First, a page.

Monday, December 20, 2010

Iodine quantities in Malawi salt still worrying-MoH

The Malawi Government through the Principal Environmental Health Officer in the Ministry of Health (MoH), Hannah Hausi, says the levels of Iodine in the salt being used in Malawi still remains a concern despite some improvements from the past years.

She said this on Monday on the sidelines of a UNICEF funded workshop held at Mzuzu Hotel, where the ministry was reviewing the progress it has made on the monitoring of Iodine in salt sold ands used in Malawi.
"We have found that most salt, about 90%, has iodine and the monitoring is going well at grassroots levels but the issue is that the quantities of iodine in the available salt is still low," said Hausi.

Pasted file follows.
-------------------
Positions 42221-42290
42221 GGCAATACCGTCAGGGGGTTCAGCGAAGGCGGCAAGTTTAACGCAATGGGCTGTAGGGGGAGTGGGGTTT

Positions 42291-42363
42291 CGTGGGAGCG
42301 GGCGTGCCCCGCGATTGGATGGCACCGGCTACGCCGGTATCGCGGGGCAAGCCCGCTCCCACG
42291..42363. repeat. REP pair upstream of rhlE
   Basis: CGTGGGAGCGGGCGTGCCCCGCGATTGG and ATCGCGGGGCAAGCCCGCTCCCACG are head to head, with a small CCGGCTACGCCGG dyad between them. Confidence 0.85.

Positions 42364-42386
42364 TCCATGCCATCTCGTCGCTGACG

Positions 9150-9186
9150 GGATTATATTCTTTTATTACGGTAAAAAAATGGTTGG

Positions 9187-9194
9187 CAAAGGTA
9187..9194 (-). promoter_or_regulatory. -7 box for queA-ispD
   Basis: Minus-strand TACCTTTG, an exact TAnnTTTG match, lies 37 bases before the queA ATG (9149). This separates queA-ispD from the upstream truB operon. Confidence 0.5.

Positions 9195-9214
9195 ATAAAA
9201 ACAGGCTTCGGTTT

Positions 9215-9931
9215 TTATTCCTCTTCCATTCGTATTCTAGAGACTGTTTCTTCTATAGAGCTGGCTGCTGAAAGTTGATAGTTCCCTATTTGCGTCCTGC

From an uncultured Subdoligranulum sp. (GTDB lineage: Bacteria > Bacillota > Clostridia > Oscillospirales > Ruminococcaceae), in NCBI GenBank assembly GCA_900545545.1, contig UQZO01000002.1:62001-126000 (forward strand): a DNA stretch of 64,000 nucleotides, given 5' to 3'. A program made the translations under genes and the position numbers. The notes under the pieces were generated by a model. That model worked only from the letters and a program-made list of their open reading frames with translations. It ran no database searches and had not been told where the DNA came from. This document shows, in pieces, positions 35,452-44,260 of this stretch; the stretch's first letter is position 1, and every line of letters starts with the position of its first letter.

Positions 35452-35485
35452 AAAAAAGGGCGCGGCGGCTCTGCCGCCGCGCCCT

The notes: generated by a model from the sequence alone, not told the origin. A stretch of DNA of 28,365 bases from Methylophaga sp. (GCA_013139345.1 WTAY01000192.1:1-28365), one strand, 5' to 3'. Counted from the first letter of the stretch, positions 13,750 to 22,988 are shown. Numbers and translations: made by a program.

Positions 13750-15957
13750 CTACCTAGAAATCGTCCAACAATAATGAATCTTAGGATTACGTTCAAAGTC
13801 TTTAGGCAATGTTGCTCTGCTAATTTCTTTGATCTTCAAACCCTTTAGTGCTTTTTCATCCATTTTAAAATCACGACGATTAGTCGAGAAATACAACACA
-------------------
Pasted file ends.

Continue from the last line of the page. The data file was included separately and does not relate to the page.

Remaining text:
Iodine is an element which is required by humans for the synthesis of thyroid hormones and its deficiency can lead to goitre, various neurologic, gastrointestinal, and skin abnormalities. Iodine deficiency in pregnant or nursing mothers can lead to significant neurocognitive deficits such as Cretinism in their infants.

The workshop drew District Environmental health Officers and Safety and hygiene health officers from the ministry of health from the Northern and part of Central region. Similar review workshops are slated for the South.
Malawi does not produce salt and relies on Botswana, Kenya and Mozambique and this presents a challenge as some merchants smuggle in uniodised salt.
A visit to Mzuzu Market says it all, Lucius Mayaka sells salt but is not sure who manufactures it and says his salt has iodine because he shield it from the sun.

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